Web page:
cd ./zfs git checkout master sh autogen.sh ./configure make -s -j$(nproc)
--with-linux-obj=PATHcan be passed to configure to specify a kernel installed in a non-default location. This option is also supported when building ZFS.
--enable-debugcan be set to enable all ASSERTs and additional correctness tests. This option is also supported when building ZFS.
PATHis a full path, can be passed to configure if it is unable to locate the SPL.
Optional Build packages
make deb #example for Debian/Ubuntu
You can run
zfs-tests.sh without installing ZFS, see below. If you
have reason to install ZFS after building it, pay attention to how your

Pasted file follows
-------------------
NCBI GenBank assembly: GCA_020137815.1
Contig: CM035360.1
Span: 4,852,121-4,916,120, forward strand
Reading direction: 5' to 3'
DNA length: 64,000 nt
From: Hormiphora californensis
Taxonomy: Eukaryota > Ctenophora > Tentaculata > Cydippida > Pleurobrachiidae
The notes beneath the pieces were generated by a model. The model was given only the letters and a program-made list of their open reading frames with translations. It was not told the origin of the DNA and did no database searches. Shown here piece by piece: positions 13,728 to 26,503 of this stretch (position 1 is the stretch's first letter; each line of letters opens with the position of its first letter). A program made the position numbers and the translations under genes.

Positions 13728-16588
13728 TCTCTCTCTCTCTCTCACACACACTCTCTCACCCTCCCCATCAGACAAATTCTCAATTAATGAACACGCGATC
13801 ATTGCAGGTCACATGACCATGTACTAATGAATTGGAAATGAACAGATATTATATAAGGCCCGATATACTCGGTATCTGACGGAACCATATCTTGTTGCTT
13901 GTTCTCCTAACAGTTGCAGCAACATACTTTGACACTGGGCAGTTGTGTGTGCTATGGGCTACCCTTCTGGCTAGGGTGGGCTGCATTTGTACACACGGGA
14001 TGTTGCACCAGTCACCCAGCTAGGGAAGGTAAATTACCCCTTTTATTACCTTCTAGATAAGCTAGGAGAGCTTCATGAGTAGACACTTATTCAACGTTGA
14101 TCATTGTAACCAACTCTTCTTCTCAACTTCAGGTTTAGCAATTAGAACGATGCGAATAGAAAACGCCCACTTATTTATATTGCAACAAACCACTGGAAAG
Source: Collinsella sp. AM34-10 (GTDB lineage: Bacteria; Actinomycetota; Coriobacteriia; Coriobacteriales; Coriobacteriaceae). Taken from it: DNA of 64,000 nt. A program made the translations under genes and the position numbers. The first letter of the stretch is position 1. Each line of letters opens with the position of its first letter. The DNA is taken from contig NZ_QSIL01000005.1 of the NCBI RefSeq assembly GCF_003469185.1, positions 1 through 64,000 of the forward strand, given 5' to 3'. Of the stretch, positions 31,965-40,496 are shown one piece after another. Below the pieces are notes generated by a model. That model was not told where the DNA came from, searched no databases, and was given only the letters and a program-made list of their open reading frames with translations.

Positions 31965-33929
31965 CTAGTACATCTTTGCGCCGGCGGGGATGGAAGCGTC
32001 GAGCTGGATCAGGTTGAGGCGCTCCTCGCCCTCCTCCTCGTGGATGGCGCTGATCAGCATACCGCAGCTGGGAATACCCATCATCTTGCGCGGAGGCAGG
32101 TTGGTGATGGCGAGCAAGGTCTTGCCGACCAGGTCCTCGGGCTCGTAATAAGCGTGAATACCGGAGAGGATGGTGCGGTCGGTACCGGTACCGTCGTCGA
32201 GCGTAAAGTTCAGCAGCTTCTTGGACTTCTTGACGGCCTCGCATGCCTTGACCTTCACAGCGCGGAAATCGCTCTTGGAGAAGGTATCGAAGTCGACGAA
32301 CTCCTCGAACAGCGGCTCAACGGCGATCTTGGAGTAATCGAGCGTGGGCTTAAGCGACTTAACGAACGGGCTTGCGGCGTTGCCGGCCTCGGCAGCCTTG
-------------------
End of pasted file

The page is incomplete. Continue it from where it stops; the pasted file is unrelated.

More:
distribution handles kernel modules. On Ubuntu, for example, the modules
from this repository install in the
extra kernel module path, which
is not in the standard
depmod search path. Therefore, for the
duration of your testing, edit
/etc/depmod.d/ubuntu.conf and add
extra to the beginning of the search path.
You may then install using
sudo make install; sudo ldconfig; sudo depmod. You’d uninstall with
sudo make uninstall; sudo ldconfig; sudo depmod.
Running zloop.sh and zfs-tests.sh¶
If you wish to run the ZFS Test Suite (ZTS), then
ksh and a few
additional utilities must be installed.
sudo yum install ksh bc fio acl sysstat mdadm lsscsi parted attr dbench nfs-utils samba rng-tools pax perf
RHEL/CentOS 8, Fedora:
sudo dnf install ksh bc fio acl sysstat mdadm lsscsi parted attr dbench nfs-utils samba rng-tools pax perf